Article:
Murdoch seen surviving BSkyB vote, but at what cost?
By Sinead Cruise and Kate Holton
LONDON (Reuters) - James Murdoch will probably survive a row with investors to be re-elected as chairman of BSkyB BSY.L with the support of News Corp but that link to his father's firm, tainted by the phone hacking scandal, could spell more problems with the regulator.
The 38-year-old executive's link to BSkyB's largest shareholder News Corp (NWSA.O: Quote) concerns some shareholders who say the company needs an independent chairman after News Corp had to pull its bid for the rest of BSkyB it does not own.
Referring to Tuesday's vote, investor interest group PIRC warned: "If combined oppose votes and abstentions get close to 20 percent then James Murdoch will struggle to claim the support of shareholders."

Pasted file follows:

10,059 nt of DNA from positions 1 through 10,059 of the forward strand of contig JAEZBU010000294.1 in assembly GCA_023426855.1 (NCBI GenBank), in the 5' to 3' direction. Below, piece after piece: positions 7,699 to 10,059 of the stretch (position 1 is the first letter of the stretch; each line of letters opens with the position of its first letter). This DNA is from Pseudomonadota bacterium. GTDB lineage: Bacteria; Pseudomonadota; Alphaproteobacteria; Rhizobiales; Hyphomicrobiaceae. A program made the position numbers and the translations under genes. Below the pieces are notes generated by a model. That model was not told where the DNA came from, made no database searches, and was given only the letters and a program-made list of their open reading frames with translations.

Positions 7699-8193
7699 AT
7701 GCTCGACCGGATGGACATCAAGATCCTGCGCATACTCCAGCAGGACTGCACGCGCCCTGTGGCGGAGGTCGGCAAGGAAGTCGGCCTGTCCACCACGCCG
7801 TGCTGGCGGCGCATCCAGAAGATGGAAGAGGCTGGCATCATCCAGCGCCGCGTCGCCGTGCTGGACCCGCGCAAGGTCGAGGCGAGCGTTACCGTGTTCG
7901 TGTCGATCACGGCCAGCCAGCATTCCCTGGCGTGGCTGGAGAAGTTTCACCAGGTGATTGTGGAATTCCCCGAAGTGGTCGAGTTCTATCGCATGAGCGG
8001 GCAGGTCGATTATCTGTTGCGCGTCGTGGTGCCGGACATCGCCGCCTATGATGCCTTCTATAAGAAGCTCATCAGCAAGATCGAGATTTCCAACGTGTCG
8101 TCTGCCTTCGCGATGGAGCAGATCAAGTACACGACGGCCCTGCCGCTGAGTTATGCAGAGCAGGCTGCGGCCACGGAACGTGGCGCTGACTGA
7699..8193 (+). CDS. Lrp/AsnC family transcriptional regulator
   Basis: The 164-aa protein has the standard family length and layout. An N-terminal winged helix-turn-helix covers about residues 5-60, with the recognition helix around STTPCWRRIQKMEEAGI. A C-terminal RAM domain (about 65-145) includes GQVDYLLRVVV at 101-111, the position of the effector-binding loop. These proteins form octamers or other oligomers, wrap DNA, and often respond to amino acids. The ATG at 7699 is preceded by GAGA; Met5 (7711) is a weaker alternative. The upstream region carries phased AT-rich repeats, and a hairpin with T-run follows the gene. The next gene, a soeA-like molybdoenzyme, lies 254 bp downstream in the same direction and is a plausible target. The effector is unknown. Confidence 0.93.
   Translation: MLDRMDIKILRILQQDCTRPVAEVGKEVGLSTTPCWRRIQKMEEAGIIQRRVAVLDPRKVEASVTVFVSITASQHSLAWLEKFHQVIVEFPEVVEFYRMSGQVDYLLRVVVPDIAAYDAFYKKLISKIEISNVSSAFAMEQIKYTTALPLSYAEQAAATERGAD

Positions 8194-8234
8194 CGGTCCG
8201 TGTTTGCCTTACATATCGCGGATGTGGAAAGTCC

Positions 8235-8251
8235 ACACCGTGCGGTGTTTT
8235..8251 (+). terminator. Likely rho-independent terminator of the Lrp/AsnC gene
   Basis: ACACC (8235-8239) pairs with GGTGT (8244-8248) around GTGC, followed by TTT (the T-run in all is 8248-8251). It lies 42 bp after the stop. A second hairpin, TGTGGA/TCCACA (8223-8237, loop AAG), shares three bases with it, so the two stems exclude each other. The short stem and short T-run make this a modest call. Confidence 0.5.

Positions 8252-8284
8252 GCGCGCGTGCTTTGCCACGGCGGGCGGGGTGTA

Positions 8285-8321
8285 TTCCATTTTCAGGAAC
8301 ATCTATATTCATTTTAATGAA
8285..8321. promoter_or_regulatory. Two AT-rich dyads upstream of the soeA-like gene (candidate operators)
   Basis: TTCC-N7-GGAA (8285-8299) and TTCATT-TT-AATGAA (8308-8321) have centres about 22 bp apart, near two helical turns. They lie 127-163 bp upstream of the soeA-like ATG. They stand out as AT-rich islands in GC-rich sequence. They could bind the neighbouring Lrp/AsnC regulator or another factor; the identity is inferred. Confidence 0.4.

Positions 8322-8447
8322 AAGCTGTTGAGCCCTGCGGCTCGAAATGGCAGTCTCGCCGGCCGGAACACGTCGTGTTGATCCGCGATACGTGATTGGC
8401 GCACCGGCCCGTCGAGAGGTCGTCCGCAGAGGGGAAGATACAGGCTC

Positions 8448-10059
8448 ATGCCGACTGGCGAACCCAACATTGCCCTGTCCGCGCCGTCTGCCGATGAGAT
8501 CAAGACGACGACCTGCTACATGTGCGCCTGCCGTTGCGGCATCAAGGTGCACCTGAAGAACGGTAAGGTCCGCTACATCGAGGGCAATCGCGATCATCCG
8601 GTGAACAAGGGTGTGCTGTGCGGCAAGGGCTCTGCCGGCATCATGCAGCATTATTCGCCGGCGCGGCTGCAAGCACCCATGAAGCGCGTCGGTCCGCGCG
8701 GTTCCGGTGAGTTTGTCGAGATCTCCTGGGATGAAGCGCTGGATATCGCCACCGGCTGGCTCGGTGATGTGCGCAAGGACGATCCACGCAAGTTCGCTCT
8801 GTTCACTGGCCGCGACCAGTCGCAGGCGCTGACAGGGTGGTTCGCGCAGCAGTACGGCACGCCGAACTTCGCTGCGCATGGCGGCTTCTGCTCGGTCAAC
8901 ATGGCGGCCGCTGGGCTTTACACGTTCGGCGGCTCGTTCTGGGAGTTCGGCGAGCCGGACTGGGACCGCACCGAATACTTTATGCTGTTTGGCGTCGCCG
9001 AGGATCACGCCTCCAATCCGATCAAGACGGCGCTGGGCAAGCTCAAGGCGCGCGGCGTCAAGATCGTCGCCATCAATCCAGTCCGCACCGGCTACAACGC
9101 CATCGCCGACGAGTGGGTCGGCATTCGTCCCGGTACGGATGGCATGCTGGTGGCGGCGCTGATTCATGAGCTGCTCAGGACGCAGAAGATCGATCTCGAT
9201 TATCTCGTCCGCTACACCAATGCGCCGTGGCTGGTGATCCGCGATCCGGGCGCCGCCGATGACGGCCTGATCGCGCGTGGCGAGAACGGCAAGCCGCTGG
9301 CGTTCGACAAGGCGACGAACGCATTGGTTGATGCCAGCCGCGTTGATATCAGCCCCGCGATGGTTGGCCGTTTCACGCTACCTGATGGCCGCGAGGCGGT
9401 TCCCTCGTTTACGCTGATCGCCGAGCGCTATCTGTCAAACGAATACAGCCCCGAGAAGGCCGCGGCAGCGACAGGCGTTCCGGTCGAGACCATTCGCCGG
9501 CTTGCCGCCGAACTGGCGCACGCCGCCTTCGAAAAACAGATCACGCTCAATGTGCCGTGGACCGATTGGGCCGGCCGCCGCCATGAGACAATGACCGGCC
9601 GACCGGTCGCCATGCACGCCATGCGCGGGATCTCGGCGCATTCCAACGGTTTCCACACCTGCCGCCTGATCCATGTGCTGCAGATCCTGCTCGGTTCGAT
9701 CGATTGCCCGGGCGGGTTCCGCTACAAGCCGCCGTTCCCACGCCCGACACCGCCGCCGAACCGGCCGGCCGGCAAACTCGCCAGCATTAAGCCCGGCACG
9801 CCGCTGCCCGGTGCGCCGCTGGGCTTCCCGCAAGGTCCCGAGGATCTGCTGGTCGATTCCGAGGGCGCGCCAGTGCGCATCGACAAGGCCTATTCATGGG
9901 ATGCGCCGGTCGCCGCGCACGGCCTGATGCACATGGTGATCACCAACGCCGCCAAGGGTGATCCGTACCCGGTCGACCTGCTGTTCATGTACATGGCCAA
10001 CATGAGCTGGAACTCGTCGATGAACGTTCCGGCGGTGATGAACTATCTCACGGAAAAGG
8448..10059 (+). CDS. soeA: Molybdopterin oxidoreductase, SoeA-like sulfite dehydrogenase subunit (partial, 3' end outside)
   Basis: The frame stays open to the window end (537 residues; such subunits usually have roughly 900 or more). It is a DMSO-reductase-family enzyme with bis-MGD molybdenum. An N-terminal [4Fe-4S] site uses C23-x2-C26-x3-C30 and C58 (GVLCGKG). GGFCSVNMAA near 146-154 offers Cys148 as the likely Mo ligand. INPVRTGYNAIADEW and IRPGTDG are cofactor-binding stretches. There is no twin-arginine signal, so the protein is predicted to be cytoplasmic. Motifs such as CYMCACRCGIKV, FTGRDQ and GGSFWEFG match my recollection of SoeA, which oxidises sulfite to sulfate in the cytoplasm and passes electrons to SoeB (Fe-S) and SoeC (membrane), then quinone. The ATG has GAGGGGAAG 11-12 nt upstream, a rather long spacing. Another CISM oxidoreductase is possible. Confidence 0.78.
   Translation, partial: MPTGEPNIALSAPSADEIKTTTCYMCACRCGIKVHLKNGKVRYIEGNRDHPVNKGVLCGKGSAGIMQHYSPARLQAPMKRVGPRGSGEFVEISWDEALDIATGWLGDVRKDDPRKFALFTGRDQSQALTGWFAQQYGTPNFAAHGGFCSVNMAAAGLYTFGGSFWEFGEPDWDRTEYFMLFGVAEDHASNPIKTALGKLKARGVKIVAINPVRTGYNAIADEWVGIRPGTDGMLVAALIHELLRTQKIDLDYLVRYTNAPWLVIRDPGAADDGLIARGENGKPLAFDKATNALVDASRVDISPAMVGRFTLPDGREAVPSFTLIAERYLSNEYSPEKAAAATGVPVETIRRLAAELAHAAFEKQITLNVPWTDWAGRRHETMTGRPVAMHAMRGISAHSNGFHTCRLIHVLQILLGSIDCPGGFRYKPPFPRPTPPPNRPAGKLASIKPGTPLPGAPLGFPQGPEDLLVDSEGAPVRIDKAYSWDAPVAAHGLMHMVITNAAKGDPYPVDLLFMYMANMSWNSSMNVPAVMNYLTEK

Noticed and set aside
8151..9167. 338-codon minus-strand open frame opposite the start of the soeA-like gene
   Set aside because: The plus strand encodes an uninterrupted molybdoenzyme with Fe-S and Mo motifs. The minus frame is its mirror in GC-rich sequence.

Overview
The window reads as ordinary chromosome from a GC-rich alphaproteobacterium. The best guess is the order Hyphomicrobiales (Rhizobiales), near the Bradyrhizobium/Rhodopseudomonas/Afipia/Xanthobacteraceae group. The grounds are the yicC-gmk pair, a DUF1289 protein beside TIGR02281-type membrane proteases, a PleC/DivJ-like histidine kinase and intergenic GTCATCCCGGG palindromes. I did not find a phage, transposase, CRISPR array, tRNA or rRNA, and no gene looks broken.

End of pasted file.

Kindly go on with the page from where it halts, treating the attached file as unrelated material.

News Corp had to withdraw its $12 billion offer in July following revelations that people working for a News Corp weekend tabloid, the News of the World, had hacked into the phones of celebrities and murder victims to secure stories.
British communications regulator Ofcom has a duty to ensure that owners of UK media are "fit and proper" and has said it is monitoring developments in the phone-hacking investigations.
James Murdoch is chairman of News International, News Corp's British newspaper arm, and deputy chief operating officer at News Corp, where he survived a massive protest vote against his membership of the board last month.
During the phone hacking furor, he appeared regularly as a representative of News Corp and among a flurry of statements also gave evidence to a parliamentary committee that was later criticized by politicians as being misleading.
"He has blotted his copybook to a point where it could be damaging to this company because he just won't be viewed in a good light by the regulators," one top 30 institutional shareholder who intends to vote against Murdoch told Reuters. Continued...